DAY 57
John Burwell

Bissonnet Street

100 days
100 lives
100 words

One in twenty thousand to join. One in ten to die training. One among millions to dream they might end the war.
The war did end, but his victory was no brighter or warmer than the ghosts of his friends.

“In a black-and-white photograph of my neighborhood, dated 1918, a team of mules pulls a wagon piled with mud. A tract of fresh wooden houses spills into the frame from the right. On the left, an empty field stretches to the horizon.

A century later, the city of Houston stretches to that horizon. Over six million people live here today. And I’ve found myself trying to write about one of over 41 million who died at a time when my back yard was at the edge of town.” John Burwell

Creating the Centena

Most of what I write could hardly be further from the subject of war. Enthusiastic case studies about technology never need to address leaving a family behind, sleeping in a muddy bivouac, or bonds of friendship that outlive friends.

As I did my research, each new discovery I made about the role of Texas in the war seemed to expand the potential scope of the project. The more I looked, the heavier it felt.

More than once, I was lost.

An article in a newspaper archive brought me back home. A short piece from 2012 promoting a book by a local author, it didn’t say much—just that a street not far from my house had been named for a fallen pilot from Houston, George Herman Bissonnet. I had lived in this neighborhood longer than anywhere else in my life, and I’d had no idea.
John Burwell

I went in search of more about George. He’s on a few lists of names. He’s on a headstone near the Florida airfield where he crashed, probably training for pursuit. Any further clues—what motivated him, what it all meant to him—remained hidden.

Late one afternoon, I drove his namesake street from one end to the other.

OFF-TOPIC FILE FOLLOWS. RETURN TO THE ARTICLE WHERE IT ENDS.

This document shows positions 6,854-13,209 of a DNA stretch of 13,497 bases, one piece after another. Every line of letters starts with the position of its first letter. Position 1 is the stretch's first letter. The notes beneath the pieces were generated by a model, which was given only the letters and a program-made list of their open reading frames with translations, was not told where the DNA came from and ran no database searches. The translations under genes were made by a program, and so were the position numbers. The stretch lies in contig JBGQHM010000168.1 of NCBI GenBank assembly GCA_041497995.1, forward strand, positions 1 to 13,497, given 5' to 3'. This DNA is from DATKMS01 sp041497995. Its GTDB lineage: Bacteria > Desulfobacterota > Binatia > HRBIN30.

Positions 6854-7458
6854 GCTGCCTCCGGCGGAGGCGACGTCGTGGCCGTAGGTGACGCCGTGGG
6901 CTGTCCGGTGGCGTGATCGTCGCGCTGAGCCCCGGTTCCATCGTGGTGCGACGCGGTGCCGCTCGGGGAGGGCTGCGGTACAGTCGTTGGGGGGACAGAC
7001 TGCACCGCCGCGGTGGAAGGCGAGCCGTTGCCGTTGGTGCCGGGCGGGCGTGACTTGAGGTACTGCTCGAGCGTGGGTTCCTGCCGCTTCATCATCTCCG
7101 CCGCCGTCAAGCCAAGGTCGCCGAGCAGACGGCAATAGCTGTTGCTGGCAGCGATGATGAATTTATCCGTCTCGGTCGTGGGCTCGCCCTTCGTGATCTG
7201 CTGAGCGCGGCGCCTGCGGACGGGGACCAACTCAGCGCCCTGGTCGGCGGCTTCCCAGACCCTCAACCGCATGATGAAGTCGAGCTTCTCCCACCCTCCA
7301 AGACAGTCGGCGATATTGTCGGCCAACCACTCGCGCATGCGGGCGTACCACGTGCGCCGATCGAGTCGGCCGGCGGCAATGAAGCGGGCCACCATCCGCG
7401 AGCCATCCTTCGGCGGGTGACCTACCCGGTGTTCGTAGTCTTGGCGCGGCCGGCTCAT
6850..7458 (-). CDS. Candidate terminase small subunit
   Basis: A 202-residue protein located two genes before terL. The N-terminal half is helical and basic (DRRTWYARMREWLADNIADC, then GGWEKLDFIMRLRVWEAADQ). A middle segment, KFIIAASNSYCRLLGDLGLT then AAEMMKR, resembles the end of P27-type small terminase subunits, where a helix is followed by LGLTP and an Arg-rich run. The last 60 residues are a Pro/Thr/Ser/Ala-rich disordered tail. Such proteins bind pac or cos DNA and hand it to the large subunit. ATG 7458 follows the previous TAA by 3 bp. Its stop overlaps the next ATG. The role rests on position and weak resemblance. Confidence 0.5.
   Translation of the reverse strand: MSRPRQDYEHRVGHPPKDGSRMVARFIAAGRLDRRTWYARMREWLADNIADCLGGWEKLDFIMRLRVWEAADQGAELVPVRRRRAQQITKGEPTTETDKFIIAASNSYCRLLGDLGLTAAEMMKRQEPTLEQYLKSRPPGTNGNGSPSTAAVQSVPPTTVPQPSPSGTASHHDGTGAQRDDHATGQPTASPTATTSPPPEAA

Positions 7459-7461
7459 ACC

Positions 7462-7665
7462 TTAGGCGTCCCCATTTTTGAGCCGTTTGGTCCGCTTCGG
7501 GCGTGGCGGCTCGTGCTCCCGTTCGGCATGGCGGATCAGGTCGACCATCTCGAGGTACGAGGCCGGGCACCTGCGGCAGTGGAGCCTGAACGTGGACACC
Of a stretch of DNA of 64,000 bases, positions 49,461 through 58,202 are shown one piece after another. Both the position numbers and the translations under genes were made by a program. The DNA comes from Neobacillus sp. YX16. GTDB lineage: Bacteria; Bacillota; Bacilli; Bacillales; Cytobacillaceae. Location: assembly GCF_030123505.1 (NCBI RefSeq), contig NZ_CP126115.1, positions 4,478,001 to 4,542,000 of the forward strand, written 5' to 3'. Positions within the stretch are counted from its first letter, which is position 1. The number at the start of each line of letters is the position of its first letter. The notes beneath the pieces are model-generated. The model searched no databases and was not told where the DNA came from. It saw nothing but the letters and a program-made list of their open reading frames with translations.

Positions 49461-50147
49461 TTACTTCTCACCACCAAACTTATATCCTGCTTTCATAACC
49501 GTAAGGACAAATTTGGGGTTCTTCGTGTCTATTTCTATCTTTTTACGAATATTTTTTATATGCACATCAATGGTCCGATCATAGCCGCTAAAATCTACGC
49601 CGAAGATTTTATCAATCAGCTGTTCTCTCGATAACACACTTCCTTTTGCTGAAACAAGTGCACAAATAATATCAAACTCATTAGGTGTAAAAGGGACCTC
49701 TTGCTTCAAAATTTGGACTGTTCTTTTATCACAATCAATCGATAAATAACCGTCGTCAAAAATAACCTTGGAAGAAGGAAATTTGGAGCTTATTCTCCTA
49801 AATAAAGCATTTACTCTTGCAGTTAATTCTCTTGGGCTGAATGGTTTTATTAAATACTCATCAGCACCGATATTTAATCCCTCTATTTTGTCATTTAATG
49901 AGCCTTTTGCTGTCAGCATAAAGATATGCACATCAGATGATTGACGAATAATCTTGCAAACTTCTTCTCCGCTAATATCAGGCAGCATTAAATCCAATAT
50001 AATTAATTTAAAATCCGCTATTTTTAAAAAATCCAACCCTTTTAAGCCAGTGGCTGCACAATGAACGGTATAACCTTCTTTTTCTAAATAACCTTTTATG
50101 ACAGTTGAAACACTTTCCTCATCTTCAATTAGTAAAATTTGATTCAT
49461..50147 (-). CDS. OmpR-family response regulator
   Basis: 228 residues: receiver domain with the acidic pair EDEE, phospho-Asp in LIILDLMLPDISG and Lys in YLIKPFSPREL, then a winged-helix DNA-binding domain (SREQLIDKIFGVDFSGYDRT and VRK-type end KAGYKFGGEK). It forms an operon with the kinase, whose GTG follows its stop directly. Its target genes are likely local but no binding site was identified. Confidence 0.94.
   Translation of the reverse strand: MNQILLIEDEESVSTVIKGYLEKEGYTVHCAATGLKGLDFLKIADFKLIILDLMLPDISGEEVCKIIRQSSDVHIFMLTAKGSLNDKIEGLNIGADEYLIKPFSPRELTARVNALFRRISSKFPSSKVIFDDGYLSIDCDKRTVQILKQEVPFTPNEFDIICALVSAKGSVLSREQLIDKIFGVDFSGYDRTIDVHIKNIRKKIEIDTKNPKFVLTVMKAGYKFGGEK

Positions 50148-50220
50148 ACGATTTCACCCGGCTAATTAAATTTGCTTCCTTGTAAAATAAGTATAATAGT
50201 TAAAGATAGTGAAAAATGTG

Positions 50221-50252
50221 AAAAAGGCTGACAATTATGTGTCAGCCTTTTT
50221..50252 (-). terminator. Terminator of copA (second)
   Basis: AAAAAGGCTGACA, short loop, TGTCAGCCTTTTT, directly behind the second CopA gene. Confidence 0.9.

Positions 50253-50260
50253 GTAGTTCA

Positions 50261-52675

At Bissonnet’s origin, large houses behind high, ivy-covered walls still reflect the wealth and power of the oil and land barons who built them back when the street was called “County Poor Farm Road.” Two efforts to rename the street prior to the war apparently failed.

Heading outward, you can trace the city’s growth through the decades, like counting the rings of a tree. At one end, university students line up at trendy restaurants. Farther out, workers line up at street food vendors from every part of the world. On one side, people wearing scrubs file in and out of a hospital. On the other, women not wearing much file up and down the sidewalk. As the sun sets, a couple of vaqueros ride horseback in the grass along a fence, each sipping from a can in a discreet paper bag.

Could any of their names just as easily be on the street signs, for all anyone knew? What clues would anyone find about any of their lives in a hundred years?

At Bissonnet’s end, after 22 miles, a red and white barricade lists alone in the weeds. To each side, fresh tracts of houses spill toward the street.

Ahead, an empty field stretches to the horizon.

About the author

John Burwell

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26 is a group of writers whose purpose is to inspire a greater love of words in business and in life.